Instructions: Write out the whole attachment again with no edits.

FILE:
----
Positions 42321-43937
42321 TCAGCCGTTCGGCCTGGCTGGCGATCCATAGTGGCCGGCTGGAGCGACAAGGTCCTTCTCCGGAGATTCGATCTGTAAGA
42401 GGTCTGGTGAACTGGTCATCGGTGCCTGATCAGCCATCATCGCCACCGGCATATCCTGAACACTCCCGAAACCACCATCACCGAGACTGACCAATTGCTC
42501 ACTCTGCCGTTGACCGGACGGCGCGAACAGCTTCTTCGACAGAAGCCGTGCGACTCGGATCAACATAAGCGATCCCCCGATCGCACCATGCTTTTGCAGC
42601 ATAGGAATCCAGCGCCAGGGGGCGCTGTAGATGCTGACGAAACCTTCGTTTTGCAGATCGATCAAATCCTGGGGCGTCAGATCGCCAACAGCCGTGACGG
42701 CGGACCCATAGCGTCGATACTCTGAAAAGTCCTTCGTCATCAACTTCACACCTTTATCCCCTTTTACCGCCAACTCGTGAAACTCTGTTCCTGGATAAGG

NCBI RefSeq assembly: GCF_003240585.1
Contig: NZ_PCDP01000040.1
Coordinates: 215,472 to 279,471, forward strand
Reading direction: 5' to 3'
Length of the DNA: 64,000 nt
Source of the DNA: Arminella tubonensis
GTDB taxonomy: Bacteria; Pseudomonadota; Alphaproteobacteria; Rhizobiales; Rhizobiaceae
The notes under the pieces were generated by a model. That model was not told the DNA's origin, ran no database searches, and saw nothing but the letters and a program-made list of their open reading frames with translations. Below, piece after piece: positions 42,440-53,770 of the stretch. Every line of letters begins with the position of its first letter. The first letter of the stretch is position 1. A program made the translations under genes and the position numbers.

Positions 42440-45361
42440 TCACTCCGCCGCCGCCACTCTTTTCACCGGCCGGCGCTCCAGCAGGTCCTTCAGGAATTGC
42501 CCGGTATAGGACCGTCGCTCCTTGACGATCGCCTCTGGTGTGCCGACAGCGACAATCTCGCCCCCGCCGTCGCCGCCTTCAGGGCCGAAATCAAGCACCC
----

Positions 42321-43937
42321 TCAGCCGTTCGGCCTGGCTGGCGATCCATAGTGGCCGGCTGGAGCGACAAGGTCCTTCTCCGGAGATTCGATCTGTAAGA
42401 GGTCTGGTGAACTGGTCATCGGTGCCTGATCAGCCATCATCGCCACCGGCATATCCTGAACACTCCCGAAACCACCATCACCGAGACTGACCAATTGCTC
42501 ACTCTGCCGTTGACCGGACGGCGCGAACAGCTTCTTCGACAGAAGCCGTGCGACTCGGATCAACATAAGCGATCCCCCGATCGCACCATGCTTTTGCAGC
42601 ATAGGAATCCAGCGCCAGGGGGCGCTGTAGATGCTGACGAAACCTTCGTTTTGCAGATCGATCAAATCCTGGGGCGTCAGATCGCCAACAGCCGTGACGG
42701 CGGACCCATAGCGTCGATACTCTGAAAAGTCCTTCGTCATCAACTTCACACCTTTATCCCCTTTTACCGCCAACTCGTGAAACTCTGTTCCTGGATAAGG

NCBI RefSeq assembly: GCF_003240585.1
Contig: NZ_PCDP01000040.1
Coordinates: 215,472 to 279,471, forward strand
Reading direction: 5' to 3'
Length of the DNA: 64,000 nt
Source of the DNA: Arminella tubonensis
GTDB taxonomy: Bacteria; Pseudomonadota; Alphaproteobacteria; Rhizobiales; Rhizobiaceae
The notes under the pieces were generated by a model. That model was not told the DNA's origin, ran no database searches, and saw nothing but the letters and a program-made list of their open reading frames with translations. Below, piece after piece: positions 42,440-53,770 of the stretch. Every line of letters begins with the position of its first letter. The first letter of the stretch is position 1. A program made the translations under genes and the position numbers.

Positions 42440-45361
42440 TCACTCCGCCGCCGCCACTCTTTTCACCGGCCGGCGCTCCAGCAGGTCCTTCAGGAATTGC
42501 CCGGTATAGGACCGTCGCTCCTTGACGATCGCCTCTGGTGTGCCGACAGCGACAATCTCGCCCCCGCCGTCGCCGCCTTCAGGGCCGAAATCAAGCACCC